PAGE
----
Yeah. That was a thing. Until I realized how much money I did — or rather, didn’t — make. I had to move to a less expensive apartment across town and try to get my mid-20 something head around the dismal state of my finances. I moved from Tuscaloosa, Ala. to Sarasota, Fla. in 2005, for a job that paid more, but I couldn’t afford to take my stuff, which I’ moved to Georgia. The re-location money wouldn’t cover getting all that stuff to Florida and I was broke. I also didn’t have a place to put it. This was Florida, pre-housing bubble bursting. Apartments were being converted to condos and rents were outrageous compared to Tuscaloosa.
Instead, I shared space with great roommates until I moved to Anniston, Ala. for graduate school a year later. I was moving toward minimalism mostly by circumstance, and a little by choice. I lived for three years without most of my stuff. I told my mama to keep what she wanted for her daycare and sell/giveaway the rest. I was on the road to Montgomery, Ala. vowing to never, ever accumulate that much stuff again.
A broken vow
While I never accumulated a house full of furniture again — Reese can attest to this — I still managed to amass a closet full of clothes, kitchen supplies and books. Oh, and there were the huge pieces of art that I had been dragging around since my summer internship in Zambia, circa 2001! And did I mention the heavy, vintage typewriter? Yeah. That was a thing. My house was mostly a statement in minimalism, but it also didn’t feel like home. It felt empty. Disconnected. I knew I wanted less stuff, but I didn’t have the language to talk about it when everything about growing up seemed to be about getting more stuff.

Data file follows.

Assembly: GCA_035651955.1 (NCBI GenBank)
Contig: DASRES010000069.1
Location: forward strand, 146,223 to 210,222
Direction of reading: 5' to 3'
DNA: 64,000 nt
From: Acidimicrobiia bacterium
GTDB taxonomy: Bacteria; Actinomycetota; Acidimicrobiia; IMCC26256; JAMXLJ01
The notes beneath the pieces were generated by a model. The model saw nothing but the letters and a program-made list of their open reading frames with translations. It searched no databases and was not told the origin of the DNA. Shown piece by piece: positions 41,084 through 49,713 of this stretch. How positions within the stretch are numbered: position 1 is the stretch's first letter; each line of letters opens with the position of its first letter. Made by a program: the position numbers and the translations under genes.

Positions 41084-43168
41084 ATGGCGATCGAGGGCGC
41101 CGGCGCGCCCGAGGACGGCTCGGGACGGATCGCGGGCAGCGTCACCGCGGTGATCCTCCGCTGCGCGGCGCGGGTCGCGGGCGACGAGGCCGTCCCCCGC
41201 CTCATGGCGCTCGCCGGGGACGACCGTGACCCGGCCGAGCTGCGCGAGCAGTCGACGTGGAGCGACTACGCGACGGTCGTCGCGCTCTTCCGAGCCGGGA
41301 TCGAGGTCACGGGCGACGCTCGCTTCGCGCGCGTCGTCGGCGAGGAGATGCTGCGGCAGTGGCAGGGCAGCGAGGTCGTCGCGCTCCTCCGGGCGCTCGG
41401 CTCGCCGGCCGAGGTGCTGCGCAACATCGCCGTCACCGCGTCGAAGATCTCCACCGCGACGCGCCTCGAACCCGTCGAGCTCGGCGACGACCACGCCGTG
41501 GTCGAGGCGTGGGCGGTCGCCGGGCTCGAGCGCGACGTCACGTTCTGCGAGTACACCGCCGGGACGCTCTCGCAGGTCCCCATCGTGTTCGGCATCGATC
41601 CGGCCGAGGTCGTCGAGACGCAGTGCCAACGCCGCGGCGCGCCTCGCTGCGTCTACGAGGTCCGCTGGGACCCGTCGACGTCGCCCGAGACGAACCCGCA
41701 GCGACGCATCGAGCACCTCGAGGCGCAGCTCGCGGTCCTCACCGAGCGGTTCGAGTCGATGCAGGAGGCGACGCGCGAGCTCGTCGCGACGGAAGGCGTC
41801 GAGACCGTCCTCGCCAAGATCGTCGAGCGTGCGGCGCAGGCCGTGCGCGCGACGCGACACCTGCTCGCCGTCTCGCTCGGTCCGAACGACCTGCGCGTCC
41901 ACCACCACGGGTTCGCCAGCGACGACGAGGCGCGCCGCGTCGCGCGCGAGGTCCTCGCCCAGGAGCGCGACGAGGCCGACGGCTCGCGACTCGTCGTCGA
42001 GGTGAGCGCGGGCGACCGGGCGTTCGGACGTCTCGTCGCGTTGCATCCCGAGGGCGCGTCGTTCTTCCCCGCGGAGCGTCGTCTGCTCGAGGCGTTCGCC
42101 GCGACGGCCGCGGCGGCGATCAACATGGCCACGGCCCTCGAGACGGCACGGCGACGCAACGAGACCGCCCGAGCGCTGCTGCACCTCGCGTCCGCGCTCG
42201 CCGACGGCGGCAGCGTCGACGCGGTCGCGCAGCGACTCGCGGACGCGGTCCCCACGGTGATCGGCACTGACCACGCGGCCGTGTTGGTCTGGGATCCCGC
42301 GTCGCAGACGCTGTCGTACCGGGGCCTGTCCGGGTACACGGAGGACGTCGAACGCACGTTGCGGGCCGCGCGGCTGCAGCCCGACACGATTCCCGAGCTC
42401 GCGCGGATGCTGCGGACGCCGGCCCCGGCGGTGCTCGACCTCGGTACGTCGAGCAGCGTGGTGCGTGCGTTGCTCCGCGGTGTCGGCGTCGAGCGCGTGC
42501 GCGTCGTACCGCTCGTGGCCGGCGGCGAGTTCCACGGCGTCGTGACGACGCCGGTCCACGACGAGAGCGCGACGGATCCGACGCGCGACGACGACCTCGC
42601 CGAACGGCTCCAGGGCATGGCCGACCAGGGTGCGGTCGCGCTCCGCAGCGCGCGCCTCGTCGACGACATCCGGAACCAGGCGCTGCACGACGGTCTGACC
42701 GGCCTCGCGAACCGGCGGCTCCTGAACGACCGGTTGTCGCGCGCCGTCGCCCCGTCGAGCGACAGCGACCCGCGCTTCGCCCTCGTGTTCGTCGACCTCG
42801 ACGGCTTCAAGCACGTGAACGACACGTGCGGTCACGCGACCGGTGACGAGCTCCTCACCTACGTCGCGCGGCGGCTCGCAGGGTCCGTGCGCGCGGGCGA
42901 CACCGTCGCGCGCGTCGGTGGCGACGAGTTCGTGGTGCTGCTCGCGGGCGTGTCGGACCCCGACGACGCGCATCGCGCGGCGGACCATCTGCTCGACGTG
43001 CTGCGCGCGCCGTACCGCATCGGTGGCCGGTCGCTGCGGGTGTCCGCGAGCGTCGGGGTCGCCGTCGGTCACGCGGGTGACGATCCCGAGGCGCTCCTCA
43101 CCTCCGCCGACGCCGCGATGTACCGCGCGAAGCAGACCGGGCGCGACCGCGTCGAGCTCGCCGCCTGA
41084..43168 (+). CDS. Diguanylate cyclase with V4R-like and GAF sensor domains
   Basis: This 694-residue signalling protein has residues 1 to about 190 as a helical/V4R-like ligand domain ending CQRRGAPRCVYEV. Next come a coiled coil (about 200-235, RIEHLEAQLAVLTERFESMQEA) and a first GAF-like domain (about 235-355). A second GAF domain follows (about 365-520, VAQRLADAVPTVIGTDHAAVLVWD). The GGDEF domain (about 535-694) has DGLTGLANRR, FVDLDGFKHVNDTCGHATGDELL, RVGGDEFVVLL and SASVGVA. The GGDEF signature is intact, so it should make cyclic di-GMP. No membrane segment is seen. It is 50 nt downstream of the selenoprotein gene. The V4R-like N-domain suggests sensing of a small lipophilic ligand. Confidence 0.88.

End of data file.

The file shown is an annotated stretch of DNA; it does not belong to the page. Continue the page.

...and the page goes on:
Two steps forward, two steps back
I got to test these questions again when I moved to the DMV. I left Montgomery, Ala. with only what I could fit into a two-door, 1997 Saturn SC2. Clothes, kitchen supplies, books. I was jammed in that car like toes in too small shoes. And still I ended up leaving a lot of things behind at a good friend’s house.
Though I had successfully managed to give away a ton of stuff, I still couldn’t bear to part with anything more. I mean, for goodness sake, I got my book collection down to four small banker’s boxes. Who does that? I vowed to purchase a Kindle and to never physically turn a page again.